Exercise has always been part of my life. My father was a gym teacher who made sure I had an active childhood and after college, I spent eight years in Los Angeles, where how you worked out said something about you. It was social. It was tribal. And it was fun.
In 2002, I moved to New York City with my husband. We were burned out and in search of more rewarding careers. I asked friends to recommend exercise classes and started dropping in to gyms around town. I tried everything, but nothing stuck. New Yorkers treated exercise as a chore, a box that needed to be checked–every ounce of joy was being squeezed out of the experience. I knew there was a better way.
A few years later I met Elizabeth Cutler through a mutual friend. Elizabeth was self-diagnosed as “allergic to exercise,” and was struggling to shed some baby weight after the birth of her second daughter. Her friends suggested group fitness classes, but everything she sampled felt like torture. It was clear to us that there was a huge hole in the fitness marketplace, and over coffee, we started to articulate a vision for how we might fill it.
We talked about creating an entirely new exercise concept, a fitness “experience,” designed to be physically challenging, emotionally uplifting, and spiritually inspiring. And more than anything, we wanted to make it fun. We talked about chic design, cool branding, and a departure from all things people found frustrating about gyms. We sketched a rough business plan on a napkin and agreed to meet again the following week. When I walked outside, my head was spinning. I hailed a taxi, and before I could even close the door, my phone rang. It was Elizabeth. “I’m going to look for a rental space; you research towels.” Five months later, we were open.
I can say with 100% certainty that there wouldn’t be a SoulCycle without Elizabeth, and I’d like to think she would say the same about me. The funny thing is, we’re complete opposites. We just happen to have incredible business chemistry.
So what’s the secret to maintaining a successful business partnership? The simple answer is “hard work.” And I don’t mean rolling up your sleeves and working around the clock at your job. Entrepreneurs tend to focus exclusively on getting their startups off the ground and fail to invest the time and effort required to see a partnership through post launch.
In that respect, great business partnerships are a lot like great marriages–they often start with a powerful spark. And just like marriage, business partnerships are incredibly exciting at the outset, end up splitting the burden of life’s daily tasks in two, and offer ongoing comfort, confidence and a built-in mutual support mechanism. But just like a lot of marriages, they have a tendency to lose their magic and disintegrate.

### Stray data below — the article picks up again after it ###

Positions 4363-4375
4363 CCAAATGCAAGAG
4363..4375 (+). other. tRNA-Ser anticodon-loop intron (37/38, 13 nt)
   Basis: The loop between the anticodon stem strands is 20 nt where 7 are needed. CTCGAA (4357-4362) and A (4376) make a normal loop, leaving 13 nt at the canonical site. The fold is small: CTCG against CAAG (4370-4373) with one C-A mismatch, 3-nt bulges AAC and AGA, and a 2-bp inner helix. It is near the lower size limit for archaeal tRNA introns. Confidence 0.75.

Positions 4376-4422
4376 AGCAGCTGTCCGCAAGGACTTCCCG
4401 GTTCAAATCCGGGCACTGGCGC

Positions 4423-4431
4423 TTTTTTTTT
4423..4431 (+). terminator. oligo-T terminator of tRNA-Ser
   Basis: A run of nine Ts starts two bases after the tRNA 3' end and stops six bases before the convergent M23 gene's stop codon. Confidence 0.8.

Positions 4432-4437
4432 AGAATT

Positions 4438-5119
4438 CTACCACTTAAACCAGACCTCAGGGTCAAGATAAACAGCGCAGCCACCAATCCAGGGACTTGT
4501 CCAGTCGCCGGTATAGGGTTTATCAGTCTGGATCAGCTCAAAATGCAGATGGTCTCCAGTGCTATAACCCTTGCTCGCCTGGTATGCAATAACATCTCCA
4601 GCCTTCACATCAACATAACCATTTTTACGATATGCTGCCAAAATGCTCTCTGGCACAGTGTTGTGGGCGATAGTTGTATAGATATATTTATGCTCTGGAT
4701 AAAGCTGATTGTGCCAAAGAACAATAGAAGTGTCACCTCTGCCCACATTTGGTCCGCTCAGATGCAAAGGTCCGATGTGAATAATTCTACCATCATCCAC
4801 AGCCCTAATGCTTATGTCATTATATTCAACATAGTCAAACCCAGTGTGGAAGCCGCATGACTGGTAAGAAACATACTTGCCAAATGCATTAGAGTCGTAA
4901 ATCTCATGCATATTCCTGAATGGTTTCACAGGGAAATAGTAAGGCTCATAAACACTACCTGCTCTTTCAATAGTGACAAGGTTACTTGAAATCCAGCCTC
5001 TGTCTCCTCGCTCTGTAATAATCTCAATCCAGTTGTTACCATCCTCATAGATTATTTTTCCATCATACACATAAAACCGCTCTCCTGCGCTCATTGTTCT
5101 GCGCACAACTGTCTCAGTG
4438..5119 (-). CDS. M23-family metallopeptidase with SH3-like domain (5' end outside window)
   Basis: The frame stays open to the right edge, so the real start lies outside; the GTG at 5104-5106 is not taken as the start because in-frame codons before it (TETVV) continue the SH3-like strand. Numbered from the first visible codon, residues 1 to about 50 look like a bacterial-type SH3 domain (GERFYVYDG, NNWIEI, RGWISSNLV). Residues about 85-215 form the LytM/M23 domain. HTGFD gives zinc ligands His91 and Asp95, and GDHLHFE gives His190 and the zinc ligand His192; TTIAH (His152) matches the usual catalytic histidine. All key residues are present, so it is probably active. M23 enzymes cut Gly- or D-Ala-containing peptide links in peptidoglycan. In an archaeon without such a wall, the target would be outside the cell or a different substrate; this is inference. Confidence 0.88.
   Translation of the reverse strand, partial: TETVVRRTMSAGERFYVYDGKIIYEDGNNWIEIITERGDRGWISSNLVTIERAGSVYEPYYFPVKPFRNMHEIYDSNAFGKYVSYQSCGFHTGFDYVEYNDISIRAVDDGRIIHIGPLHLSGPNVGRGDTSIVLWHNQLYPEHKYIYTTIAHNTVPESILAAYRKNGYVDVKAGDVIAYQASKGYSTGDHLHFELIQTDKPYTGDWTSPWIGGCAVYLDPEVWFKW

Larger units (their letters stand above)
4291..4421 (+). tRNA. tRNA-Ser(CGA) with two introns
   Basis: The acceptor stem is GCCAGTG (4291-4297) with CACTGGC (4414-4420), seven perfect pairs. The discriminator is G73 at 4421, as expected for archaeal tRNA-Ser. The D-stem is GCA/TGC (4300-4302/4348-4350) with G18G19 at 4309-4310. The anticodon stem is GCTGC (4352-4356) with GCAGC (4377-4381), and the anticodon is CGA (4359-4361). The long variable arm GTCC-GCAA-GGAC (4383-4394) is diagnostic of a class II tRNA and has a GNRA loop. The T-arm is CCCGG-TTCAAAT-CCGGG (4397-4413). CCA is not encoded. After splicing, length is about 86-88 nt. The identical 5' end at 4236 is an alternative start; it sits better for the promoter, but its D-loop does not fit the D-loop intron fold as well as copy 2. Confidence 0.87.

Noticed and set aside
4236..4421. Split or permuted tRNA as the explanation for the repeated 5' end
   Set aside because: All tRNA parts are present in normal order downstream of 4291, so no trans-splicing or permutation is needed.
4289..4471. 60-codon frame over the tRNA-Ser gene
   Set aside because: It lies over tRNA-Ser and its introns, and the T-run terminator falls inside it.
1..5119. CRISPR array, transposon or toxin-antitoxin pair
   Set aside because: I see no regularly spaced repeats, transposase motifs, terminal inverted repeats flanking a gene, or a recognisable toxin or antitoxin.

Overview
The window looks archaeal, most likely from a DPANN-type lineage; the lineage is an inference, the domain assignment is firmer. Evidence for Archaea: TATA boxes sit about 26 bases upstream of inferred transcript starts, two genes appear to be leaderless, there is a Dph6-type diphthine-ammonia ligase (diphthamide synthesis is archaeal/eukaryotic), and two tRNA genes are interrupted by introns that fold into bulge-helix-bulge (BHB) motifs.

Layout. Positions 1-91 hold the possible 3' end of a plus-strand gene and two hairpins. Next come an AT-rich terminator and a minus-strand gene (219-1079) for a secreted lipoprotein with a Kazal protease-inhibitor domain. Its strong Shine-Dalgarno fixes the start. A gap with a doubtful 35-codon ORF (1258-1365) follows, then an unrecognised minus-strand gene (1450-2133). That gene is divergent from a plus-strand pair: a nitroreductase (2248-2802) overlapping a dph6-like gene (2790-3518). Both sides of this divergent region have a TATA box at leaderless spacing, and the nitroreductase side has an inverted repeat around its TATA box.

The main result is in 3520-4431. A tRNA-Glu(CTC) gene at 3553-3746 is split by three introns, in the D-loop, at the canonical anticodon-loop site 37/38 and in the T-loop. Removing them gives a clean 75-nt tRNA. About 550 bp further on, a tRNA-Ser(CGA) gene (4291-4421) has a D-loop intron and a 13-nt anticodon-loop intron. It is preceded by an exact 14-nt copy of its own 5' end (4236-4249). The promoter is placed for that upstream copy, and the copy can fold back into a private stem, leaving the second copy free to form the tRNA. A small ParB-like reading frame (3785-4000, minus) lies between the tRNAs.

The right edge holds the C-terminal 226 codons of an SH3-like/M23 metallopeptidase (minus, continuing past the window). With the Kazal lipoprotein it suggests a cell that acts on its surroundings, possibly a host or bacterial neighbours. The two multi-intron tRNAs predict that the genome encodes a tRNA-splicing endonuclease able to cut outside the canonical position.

Here’s how Elizabeth and I have maintained our spark over the past nine years:
Elizabeth and I have completely different skill sets. Her background is in real estate, she has a knack for business, and a very strong design aesthetic. I’ve been working with talent for years and have good instincts for PR, marketing, and creative. I’m conservative and risk averse. Elizabeth is a baller. From the outset, we clearly defined and delineated roles and responsibilities. When you’re honest about your strengths and weaknesses, and accept your role in the organization, there’s no toe-stepping, no ego issues and things run much more efficiently.
When Elizabeth and I met, we each had children under the age of one. We knew that starting a business would mean long hours, weekends, and sacrifice when it came to family. Before we embarked on this journey, we had a series of honest conversations about how hard we were each willing to work. We made a commitment to each other to always be available, to be accountable to one another, and that no task was beneath us.
When one partner works more than another or is willing to take on tasks the other won’t, a sense of resentment can develop very quickly. Be upfront with your partner about work/life balance, get aligned, and avoid the trap of an “I’m working harder than her” mentality.
This is an expression we use frequently at SoulCycle. Elizabeth and I over-communicate, over-report, and find pathways to express ourselves productively. If we have questions, concerns, or differences of opinion, we make time to talk about what’s on our mind. Sometimes we agree to disagree, but we always present a unified vision to our team. Our commitment to communication has served as a guide for how we onboard SoulCycle staff. We’ve developed training modules about “Getting Unstuck” and “Emptying Your Bucket” that help defuse conflict and promote respect.
Elizabeth and I have always felt that our partnership is what drives the success and growth of our business. Early on in our partnership, we enlisted a terrific coach, who helped us work through differences and decisions. We’ve also worked with terrific outside advisors, read books, and attended seminars and workshops. We will do whatever it takes to make sure our foundation is strong.
These days, Elizabeth and I do just about everything together. We talk to each other while we’re getting ready in the morning and just before we go to bed. Our families vacation together. When we travel for work, we almost always share a room. That’s unusual, I know. Our husbands find it mildly amusing. But it works for us. We have spent the last decade collaborating, bickering, finishing each others sentences, cheering each other on, asking for help, solving a problem the other was stuck on. We have passionately shared a vision, we have worked tirelessly toward a common goal. It’s not always been easy, but it is always worth it.
Julie Rice is the co-founder and co-CEO of SoulCycle, a lifestyle and indoor cycling brand with 43 studios nationwide.